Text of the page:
Rik van Hemmen's blog

The Port Authority of New York and New Jersey has provided seed funding to the "Two States One Port Campaign", but to fully operate the Lettie G. Howard requires a budget of $600,000 per year.

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Maritime education is an incredibly powerful educational tool. While it does not necessarily have to be a path to maritime employment, it is always an effective path to provide Science, Technology, Engineering, Math, Philosophy, History, Language and Arts (STEMPHLA) education.

 

The Lettie G. Howard project has a straightforward focus: Provide students with a tool to learn as quickly and effectively as possible by bringing them aboard a very significant vessel in one of the world's most stimulating maritime settings.  

 

 

I recently joined the Lettie for a weekend cruise and was one of 21 souls aboard. 

 

On my trip the vessel complement consisted of:

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Rik van Hemmen's picture
Thursday, September 18th, 2014

Dungeon Art (TBT)

Our office has a real dungeon where we keep our unused art, our extra gear, our historical records and our completed files.

 

Inevitably we need to clean out the dungeon when we no longer have space for the completed files and that means we literally get rid of dumpster loads of reports, depositions, shipping documents, drawings, manuals and photos.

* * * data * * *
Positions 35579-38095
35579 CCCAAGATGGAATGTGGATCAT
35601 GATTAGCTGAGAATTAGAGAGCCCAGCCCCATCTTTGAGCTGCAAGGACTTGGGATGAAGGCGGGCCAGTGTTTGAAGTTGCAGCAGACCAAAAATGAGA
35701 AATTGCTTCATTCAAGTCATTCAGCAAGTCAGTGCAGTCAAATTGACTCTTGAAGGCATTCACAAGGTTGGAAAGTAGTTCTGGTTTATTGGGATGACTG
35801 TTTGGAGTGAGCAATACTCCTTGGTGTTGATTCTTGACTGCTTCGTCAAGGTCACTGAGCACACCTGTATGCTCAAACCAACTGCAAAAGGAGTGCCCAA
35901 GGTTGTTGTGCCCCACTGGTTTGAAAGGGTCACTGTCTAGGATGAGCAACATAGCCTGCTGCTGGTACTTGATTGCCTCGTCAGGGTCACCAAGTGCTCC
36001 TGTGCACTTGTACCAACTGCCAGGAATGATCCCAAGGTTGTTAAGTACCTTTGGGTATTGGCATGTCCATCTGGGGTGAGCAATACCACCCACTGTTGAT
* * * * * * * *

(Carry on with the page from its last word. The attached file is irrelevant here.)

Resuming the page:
We handle every file before it gets tossed because some of these files contain real treasures. Some files actually are moved completely to our historical section where they are kept forever and, undoubtedly, some of those files will show up in future TBTs.

 

At the last dungeon clean-out I came across this 1994 Henk van Hemmen sketch of an issue that was resolved long ago:

 

There are still many in the marine industry who remember Henk's technical sketching read more »

 

The general public’s awareness of maritime continues to be elusive. People without exposure to maritime have a vague notion of what ships do, but the knowledge is almost always superficial. Maritime is complex and therefore it takes a large investment to become deeply familiar with the dynamics of maritime in all its facets.